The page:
The talent that began with teenage sketches of basketball star Kobe Bryant will soon become Darrell Chocolate’s livelihood.
Bryant was one of nine people – including his 13-year-old daughter Gianna – killed in a helicopter crash on Sunday in California.
In 2003, when Chocolate was a senior, Bryant was coming off three back-to-back NBA championships. As a young artist growing up in Gameti, Chocolate was a fan. He admired Bryant’s crossover, which made for creative inspiration as he illustrated Bryant’s dunking ability on the page.
“I was a big fan,” he said, recalling sketching other athletes like longtime Toronto Raptor Vince Carter.
Chocolate’s classmates would ask him to illustrate their own favourite players during his spare time in class. There were other early supporters: When he graduated, his art teacher commissioned an oil painting of a canoe trip to remember him by.
He said he focused on “just the detail,” when he created that piece. “And the facial likeness of the photograph, whether its animals or people. Just trying to create that same image.”
His artwork focuses on realism, attempting to capture the detail of a photograph onto the canvas. Chocolate always starts with a subjects’ eyes – they’re all unique, he said, like a fingerprint.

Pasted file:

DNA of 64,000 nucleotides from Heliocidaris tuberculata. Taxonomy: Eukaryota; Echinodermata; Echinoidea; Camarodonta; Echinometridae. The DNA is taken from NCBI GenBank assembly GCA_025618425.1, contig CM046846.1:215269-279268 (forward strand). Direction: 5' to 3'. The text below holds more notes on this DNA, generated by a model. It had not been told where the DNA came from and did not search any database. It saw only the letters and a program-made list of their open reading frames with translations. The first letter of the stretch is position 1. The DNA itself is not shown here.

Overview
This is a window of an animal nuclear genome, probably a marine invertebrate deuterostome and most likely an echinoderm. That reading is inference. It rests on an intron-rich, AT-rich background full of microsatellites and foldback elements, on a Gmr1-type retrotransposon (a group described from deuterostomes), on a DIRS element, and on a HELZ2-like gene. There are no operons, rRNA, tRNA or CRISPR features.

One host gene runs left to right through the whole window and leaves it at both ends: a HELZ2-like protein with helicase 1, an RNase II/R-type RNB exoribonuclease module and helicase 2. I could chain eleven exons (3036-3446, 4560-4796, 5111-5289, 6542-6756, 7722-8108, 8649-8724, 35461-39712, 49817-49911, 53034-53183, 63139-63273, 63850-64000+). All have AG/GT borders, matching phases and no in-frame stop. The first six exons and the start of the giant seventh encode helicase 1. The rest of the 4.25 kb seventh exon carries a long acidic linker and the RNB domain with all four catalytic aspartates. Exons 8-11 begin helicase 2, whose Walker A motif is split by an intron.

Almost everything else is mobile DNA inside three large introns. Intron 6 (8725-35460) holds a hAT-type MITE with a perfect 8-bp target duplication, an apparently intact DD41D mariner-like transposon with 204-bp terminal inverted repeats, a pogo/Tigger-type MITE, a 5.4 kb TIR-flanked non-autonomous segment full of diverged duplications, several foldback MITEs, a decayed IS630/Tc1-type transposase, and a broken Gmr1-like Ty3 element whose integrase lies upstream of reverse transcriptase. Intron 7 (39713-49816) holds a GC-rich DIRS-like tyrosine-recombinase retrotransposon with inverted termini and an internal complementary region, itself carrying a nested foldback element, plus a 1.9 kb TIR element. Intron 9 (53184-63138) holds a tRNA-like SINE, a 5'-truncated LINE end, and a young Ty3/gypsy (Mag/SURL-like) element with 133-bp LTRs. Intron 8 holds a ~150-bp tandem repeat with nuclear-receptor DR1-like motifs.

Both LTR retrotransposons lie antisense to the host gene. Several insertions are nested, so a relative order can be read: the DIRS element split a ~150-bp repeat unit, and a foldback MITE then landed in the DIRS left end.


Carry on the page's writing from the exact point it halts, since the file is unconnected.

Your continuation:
“Once you get the eyes done everything falls into place after that,” he said. “The nose, the mouth. But the eyes is what you want to capture the most.”
He adds colours later in the process to make the image more vivid.
His work carries a lot of humility, he said, explaining a commission to paint someone’s grandparent “will mean something to someone, and bring happiness to that person.”
Chocolate wanted to go to art school after graduation, but found work at Diavik Diamond Mine instead, leaving his high school sketches to suffice as his artistic background.
He continued to sketch, but never painted. In 2009, a co-worker at the mine asked for a portrait, which Chocolate worked on during his two weeks off.
His co-worker liked it and “my painting career started from there,” said Chocolate.
Chocolate built momentum until January 2019, when he won the Northwestel Art Competition for the cover of NWT’s phone directory. That earned him some national media coverage.
That was a focal point of his artistic life, he said, leading to more income and wider recognition, both from the community and southern Canada.
He hopes this backing will soon lead to a full-time art career. As a father of five children, he aims to focus on his creative output and help with the kids, no longer having to leave for two-week stretches (to work in the mine).
Currently, it’s difficult to spend time with his kids and create his art on his time off.
Given a full time career, he could work on larger projects, like a life-size portrait of he and his wife on their wedding he started two days ago.
“That would mean fulfilling my dream of becoming an artist. Because that’s what I liked to do right? That’s what I love to do since childhood,” he said. “Just create art. To do that full time, that would be my dream.
“It all started with sketches and basketball players.”